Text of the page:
At a certian point, the city went insane and decided that is was more important to try to stop the looting than it was to save lives. The mayor ordered 1500 New Orleans cops to stop their search and rescue efforts so that they could focus on stopping theft. Which was doubly effective, I suppose, because without anyone to distribute food and water, all the survivors die, and there’s no one left to loot. At the pinnacle of scary, we see that when the National Guard arrived, they talked about “combat operations” and “taking this city back”, and “fighting the insurgency”.

Then, apparently, after collecting all kinds of food and supplies to give away, the Red Cross was stopped from entering the area by the National Guard. The excuse given was that bringing supplies into the city would discourage people from evacuating and encourage people to come back into the city. Which the NG had decided should be emptied. I also suspect that the NG feared that the civilians of the Red Cross might get attacked by looters and roaming gangs or whatever other violent figures they assumed were left in the city.

Which brings us to the issue of race and class in all this. New Orleans is predominantly African-American. And since race and income are so frequently joined together in this country, most of the poor folks in New Orleans were African-American. Which ends up meaning that nearly all of the stranded survivors in the city were African-American.

I have to wonder to what extent the molasses-quick emergency response was due to the fact that these victims were just a bunch of poor people. Or because they were black. I’m not saying that Bush and Cheney were cackling and rubbing their hands together on Air Force One saying “let’s kill all the Negros!” I’m saying that there seemed to be such a lack of urgency, that no one in government seemed that concerned, that they barely even registered the problem. It’s hard to imagine the president acting this way if thousands of middle-class white folks were stranded and starving. The only potential explanations for all this are incompetence, racism, and inhuman indifference.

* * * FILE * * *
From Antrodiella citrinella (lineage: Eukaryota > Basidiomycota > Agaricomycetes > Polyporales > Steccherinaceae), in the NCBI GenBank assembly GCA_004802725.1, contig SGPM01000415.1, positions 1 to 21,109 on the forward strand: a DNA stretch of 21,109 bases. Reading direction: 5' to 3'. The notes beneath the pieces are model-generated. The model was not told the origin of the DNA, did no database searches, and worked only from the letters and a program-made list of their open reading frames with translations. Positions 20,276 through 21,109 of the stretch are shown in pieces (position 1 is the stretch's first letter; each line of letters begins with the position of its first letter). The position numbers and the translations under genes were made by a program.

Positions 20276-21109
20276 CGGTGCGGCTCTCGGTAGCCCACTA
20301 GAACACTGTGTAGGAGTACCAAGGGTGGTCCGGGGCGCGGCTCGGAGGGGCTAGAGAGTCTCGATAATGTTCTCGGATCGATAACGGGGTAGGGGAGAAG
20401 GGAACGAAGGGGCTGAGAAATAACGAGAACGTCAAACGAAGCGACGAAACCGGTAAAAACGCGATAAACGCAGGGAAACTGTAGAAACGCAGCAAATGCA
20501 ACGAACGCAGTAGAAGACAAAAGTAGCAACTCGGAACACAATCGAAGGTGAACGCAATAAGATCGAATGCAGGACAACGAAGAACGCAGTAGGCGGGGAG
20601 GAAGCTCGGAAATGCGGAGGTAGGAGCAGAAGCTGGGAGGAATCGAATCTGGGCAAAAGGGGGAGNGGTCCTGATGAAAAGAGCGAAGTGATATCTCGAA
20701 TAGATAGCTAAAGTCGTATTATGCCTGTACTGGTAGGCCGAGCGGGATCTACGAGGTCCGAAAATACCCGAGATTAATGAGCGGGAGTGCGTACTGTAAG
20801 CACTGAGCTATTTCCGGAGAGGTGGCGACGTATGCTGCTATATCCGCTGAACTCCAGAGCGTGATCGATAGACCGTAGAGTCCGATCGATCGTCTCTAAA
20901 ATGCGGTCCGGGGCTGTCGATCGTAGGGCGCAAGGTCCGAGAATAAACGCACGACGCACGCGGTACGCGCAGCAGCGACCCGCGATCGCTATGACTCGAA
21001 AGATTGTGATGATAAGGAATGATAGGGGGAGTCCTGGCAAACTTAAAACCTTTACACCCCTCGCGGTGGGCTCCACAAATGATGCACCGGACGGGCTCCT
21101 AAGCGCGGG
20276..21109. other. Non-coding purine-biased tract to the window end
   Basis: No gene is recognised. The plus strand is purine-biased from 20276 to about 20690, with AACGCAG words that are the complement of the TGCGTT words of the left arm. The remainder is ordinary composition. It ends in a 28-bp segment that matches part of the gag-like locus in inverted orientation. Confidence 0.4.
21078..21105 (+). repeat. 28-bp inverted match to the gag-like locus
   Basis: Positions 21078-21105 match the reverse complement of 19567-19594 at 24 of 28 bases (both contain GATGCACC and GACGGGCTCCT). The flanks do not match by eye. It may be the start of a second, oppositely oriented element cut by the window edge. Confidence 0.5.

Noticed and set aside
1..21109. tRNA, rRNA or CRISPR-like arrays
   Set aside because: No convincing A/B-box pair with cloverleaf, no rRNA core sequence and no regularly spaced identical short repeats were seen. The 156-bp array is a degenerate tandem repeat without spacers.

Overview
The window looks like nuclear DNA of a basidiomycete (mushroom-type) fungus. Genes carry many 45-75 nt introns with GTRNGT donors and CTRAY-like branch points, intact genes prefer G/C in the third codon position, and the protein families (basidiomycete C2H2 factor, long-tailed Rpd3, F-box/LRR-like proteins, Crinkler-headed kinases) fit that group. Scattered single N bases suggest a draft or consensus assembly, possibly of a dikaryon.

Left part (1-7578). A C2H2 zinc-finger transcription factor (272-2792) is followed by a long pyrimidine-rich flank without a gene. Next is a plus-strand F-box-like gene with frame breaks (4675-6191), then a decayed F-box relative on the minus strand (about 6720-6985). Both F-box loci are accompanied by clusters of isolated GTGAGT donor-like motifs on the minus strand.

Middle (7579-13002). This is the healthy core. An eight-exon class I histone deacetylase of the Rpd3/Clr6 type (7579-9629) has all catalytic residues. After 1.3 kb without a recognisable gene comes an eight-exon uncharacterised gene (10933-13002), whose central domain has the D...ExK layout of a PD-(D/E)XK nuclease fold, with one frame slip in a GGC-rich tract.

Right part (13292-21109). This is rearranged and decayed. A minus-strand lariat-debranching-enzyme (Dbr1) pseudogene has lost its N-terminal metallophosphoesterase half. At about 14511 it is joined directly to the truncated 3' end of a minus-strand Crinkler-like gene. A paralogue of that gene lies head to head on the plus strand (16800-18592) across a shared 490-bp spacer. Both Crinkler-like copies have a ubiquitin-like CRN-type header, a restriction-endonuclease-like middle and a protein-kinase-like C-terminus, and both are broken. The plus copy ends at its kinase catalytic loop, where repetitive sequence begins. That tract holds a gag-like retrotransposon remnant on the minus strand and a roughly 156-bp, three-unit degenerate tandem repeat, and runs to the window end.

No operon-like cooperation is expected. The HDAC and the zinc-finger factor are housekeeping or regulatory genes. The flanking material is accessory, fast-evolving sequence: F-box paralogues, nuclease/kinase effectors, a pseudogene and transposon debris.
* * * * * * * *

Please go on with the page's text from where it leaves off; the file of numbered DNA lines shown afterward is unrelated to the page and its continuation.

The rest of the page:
I also worry that the “guns first, aid later” response was based at least partially on stereotypes. Did media reports of looting and gunshots make the authorities on the ground think “yeah, those blacks, they’re so scary and violent, it’s too dangerous to go in there with supplies till ‘law and order’ are re-established.” Hell, was there even much shooting and violence, or was that played up because it fits into stereotypes and past storylines (e.g. riots in LA or Watts)?

Some people say that race was not a factor, “Bush doesn’t care about black people because Bush doesn’t care about ANY people.” Fair enough.